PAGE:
Philosophy of Science 80 (5):829-839 (2013)

Authors
Matthew J. Brown
University of Texas at Dallas
Abstract
Proponents of the value ladenness of science rely primarily on arguments from underdetermination or inductive risk, which share the premise that we should only consider values where the evidence runs out or leaves uncertainty; they adopt a criterion of lexical priority of evidence over values. The motivation behind lexical priority is to avoid reaching conclusions on the basis of wishful thinking rather than good evidence. This is a real concern, however, that giving lexical priority to evidential considerations over values is a mistake and unnecessary for avoiding the wishful thinking. Values have a deeper role to play in science.
Keywords values in science  inductive risk  underdetermination
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Reprint years 2012, 2013
DOI 10.1086/673720
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References found in this work BETA

The Uses of Argument.Stephen E. Toulmin - 1958 - Cambridge University Press.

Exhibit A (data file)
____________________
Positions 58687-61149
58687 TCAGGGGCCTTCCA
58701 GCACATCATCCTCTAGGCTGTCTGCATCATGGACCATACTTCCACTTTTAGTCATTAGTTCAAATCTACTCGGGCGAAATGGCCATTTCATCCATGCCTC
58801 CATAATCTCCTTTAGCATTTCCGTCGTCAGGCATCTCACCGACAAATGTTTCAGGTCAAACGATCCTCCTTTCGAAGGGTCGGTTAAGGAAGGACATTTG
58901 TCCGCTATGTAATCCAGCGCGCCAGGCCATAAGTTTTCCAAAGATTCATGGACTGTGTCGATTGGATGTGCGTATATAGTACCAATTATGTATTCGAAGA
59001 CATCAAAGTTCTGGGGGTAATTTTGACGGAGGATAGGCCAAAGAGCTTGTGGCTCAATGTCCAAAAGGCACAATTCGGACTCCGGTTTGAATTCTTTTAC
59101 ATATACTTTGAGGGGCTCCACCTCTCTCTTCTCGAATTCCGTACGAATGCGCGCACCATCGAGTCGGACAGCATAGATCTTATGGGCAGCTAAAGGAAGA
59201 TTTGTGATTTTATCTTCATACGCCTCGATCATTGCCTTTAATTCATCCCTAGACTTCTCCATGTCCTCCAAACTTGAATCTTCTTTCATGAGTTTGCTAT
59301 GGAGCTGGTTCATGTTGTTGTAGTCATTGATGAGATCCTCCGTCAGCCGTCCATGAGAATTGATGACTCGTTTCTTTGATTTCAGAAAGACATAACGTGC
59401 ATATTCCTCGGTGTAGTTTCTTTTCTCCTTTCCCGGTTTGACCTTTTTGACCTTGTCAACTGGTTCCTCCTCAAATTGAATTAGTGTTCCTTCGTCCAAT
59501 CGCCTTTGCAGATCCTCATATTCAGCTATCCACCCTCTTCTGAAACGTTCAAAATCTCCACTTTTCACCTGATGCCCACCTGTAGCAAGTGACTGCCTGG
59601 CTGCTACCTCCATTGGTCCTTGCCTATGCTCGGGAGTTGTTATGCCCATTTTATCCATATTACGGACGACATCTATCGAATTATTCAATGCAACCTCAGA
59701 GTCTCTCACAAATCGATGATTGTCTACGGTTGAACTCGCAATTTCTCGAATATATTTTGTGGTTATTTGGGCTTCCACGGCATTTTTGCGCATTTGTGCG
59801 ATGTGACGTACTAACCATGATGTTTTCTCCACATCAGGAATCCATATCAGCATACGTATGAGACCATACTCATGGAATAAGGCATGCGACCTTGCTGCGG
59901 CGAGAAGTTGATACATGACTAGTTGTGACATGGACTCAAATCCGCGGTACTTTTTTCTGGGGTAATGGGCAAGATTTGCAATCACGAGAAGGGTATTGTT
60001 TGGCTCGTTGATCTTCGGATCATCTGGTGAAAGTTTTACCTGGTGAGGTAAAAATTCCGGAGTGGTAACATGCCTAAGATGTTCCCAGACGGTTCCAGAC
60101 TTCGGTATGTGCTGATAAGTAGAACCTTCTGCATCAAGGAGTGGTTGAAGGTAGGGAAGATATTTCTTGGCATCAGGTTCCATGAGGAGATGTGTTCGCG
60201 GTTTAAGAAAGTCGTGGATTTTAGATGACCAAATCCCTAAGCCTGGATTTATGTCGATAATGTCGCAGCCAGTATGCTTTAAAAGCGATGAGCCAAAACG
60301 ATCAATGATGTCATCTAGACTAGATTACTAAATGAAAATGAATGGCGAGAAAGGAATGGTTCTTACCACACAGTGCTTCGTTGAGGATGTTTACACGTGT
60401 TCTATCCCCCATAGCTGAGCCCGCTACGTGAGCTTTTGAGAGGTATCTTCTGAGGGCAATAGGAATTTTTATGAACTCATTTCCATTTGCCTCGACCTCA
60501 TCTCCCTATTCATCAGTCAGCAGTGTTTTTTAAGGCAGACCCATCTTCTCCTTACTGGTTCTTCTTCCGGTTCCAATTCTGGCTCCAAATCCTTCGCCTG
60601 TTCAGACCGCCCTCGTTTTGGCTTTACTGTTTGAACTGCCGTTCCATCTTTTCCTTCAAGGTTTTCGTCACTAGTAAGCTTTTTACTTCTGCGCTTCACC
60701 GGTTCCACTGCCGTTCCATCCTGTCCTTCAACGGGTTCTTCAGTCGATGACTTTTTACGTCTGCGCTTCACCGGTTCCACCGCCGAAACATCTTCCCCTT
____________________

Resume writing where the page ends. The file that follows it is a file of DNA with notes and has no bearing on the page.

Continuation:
Science, Policy, and the Value-Free Ideal.Heather E. Douglas - 2009 - University of Pittsburgh Press.
The Fate of Knowledge.Helen E. Longino - 2002 - Princeton University Press.
Science, Truth, and Democracy.Philip Kitcher - 2001 - Oxford University Press.

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Citations of this work BETA

A New Direction for Science and Values.Daniel J. Hicks - 2014 - Synthese 191 (14):3271-95.
Distinguishing Between Legitimate and Illegitimate Values in Climate Modeling.Kristen Intemann - 2015 - European Journal for Philosophy of Science 5 (2):217-232.
Can the Science of Well-Being Be Objective?Anna Alexandrova - 2018 - British Journal for the Philosophy of Science 69 (2):421-445.

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